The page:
Sometimes it’s a relief to take a respite from veggie side dishes that are overcomplicated to put together or overwrought with additional ingredients. Sometimes it’s nice to simply revel in the innate goodness of the simplest incarnation of something. Like these roasted caramelized root vegetables, in which the mere act of cooking something at the proper time and temperature transforms them into something that’s supple, silken, and sweet as can be. Versatile as heck. And no extra fuss required when you follow our simple yet perfect technique.–Renee Schettler

A person holding a basket of roasted caramelized root vegetables.

Roasted Caramelized Root Vegetables

5 from 1 vote
These roasted caramelized root vegetables are versatile and pretty easy to whip up for dinner. Onions, parsnips, rutabagas, celery root, and almost any root veggie you can find makes a perfect candidate for this treatment.
David Leite
Servings4 servings
Calories375 kcal
Prep Time25 minutes
Cook Time1 hour
Total Time1 hour 25 minutes


  • 20 pearl onions, peeled
  • 2 medium carrots, peeled and cut into 1-inch (25 mm) pieces
  • 1 medium parsnip, peeled and cut into 1-inch (25 mm) pieces
  • 1 small celery root, peeled and cut into 1-inch (25 mm) pieces
  • 1 medium rutabaga, peeled and cut into 1-inch (25 mm) pieces
  • 1 medium sweet potato, peeled and cut into 1-inch (25 mm) pieces
  • 3 tablespoons olive oil
  • 1 1/2 tablespoons chopped fresh thyme leaves
  • Salt
  • Freshly ground black pepper
  • 1 tablespoon unsalted butter, cut into small chunks


  • Preheat the oven to 400°F (200°C).
  • In a large bowl, toss the root vegetables together with the olive oil and thyme. Season with salt and pepper.
  • Arrange the root vegetables in a single layer on a rimmed baking sheet and dot with butter.
  • Roast for 30 minutes, stir, and continue roasting for another 25 to 30 minutes, or until the vegetables are tender and golden.
  • Serve immediately.

Adapted From

The Vineyard Kitchen

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Serving: 1 portionCalories: 375 kcalCarbohydrates: 59 gProtein: 7 gFat: 14 gSaturated Fat: 4 gMonounsaturated Fat: 9 gTrans Fat: 0.1 gCholesterol: 8 mgSodium: 237 mgFiber: 13 gSugar: 19 g

Nutrition information is automatically calculated, so should only be used as an approximation.

Tried this recipe?Mention @leitesculinaria or tag #leitesculinaria!
Recipe © 2003 Maria Helm Sinskey. Photo © 2003 . All rights reserved.

Recipe Testers’ Reviews

Root vegetables usually don’t inspire a great deal of enthusiasm, but this dish is greater than the sum of its parts. The slow roasting and basting with olive oil and butter of the vegetables create a caramelized and creamy texture that’s pure comfort food. I love that each bite tastes slightly differently: one is more oniony, the next with a hint of celery root, and another with the spiciness of the rutabaga or sweetness of the carrot. Dice, roast, and enjoy!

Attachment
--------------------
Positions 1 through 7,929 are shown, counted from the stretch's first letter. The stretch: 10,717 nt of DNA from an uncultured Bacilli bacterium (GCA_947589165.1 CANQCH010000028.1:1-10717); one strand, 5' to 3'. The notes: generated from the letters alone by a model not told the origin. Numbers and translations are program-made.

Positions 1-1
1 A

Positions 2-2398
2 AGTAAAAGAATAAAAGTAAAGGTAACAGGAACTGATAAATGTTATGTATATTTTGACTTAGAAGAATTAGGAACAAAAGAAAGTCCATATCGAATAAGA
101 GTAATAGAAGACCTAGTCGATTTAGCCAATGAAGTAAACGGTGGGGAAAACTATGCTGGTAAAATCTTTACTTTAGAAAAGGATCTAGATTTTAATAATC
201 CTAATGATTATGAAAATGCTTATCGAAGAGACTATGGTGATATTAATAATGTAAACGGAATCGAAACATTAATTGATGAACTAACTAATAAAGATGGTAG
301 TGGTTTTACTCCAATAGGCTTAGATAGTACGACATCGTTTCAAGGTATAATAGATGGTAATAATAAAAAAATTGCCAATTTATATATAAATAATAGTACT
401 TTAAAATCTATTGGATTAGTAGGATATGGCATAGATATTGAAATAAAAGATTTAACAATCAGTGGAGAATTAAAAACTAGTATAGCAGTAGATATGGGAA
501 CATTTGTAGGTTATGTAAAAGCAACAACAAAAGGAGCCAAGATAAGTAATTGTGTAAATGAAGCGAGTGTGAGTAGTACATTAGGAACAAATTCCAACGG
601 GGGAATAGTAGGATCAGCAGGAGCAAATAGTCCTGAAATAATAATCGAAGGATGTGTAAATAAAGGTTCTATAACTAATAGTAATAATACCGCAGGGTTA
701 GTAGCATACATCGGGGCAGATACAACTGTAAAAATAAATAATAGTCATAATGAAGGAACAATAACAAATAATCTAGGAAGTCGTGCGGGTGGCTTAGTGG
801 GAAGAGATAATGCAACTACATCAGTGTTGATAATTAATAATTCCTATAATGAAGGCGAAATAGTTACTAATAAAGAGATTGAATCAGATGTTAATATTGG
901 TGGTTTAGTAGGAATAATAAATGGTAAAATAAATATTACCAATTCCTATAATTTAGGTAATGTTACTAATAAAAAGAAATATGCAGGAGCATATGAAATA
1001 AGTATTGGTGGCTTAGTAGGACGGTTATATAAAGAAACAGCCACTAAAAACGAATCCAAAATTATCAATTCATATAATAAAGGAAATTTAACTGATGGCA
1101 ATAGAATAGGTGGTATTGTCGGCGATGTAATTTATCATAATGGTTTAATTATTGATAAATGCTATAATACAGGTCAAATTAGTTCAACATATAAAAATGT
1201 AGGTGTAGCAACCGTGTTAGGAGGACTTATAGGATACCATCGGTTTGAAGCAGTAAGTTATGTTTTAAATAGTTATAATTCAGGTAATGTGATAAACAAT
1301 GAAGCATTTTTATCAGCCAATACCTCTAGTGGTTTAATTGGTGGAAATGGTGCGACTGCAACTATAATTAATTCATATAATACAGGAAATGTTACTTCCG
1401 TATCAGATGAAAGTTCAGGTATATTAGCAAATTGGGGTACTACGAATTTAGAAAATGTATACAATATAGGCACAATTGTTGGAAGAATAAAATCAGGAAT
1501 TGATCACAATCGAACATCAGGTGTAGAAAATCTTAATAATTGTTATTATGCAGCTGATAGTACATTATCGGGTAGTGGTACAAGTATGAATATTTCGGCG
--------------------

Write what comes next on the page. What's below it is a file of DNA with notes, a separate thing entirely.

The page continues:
About David Leite

I count myself lucky to have received three James Beard Awards for my writing as well as for Leite’s Culinaria. My work has also appeared in The New York Times, Martha Stewart Living, Saveur, Bon Appétit, Gourmet, Food & Wine, Yankee, Los Angeles Times, Chicago Tribune, The Washington Post, and more.

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Recipe Rating


  1. 5 stars
    I tried this recipe in the spring when our variety of root vegetables (potato, carrot, onions) were ready to harvest. The flavors really developed a wonderful depth and I’ve never had left overs. This was so great I had multiple requests for it from the family that I bet we made it twice a week for at least a month. Tomorrow I’ll surprise everyone with the fall vegetable version!

      1. Hi Renee, I use whatever I have on hand or fresh out of the garden. This recipe is very versatile which is another reason I like it so much. I usually make sure to include some potato, carrot, and onion and the thyme is a must (and fresh thyme is the best). Everything else (i.e., mushrooms, celery root, sweet potato, squash, etc.) depends on what I have.

        I’ve probably made this about 20 times and it turns out great everytime. The cooking time does vary depending on the veggies used, but I do try to make the dice larger for more “watery” veggies (i.e., squash, mushrooms) and a smaller dice for the denser ones (i.e., starchy ones). Getting the carmelization pushes the flavors onto another level.

          1. Hi Renee, I forgot to mention that I have also thrown these on a baking sheet on the second oven shelf when I’m roasting a chicken at 375 degrees F and they turn out great. Just keep an eye on them since the time can be affected. I should also mention that I usually use vegetables from the garden and they tend to have a higher sugar content than what people buy in the store, so my experience may not translate directly to what they might have.

          2. I’m a big proponent of multitasking the oven as you do when roasting a hen, Laura in Texas. And thanks for clarifying, you’re of course so right, veggies straight from the garden are often like dirt candy compared to the sort found in stores. Looking forward to hearing your thoughts and continuing our conversation on other recipes as well….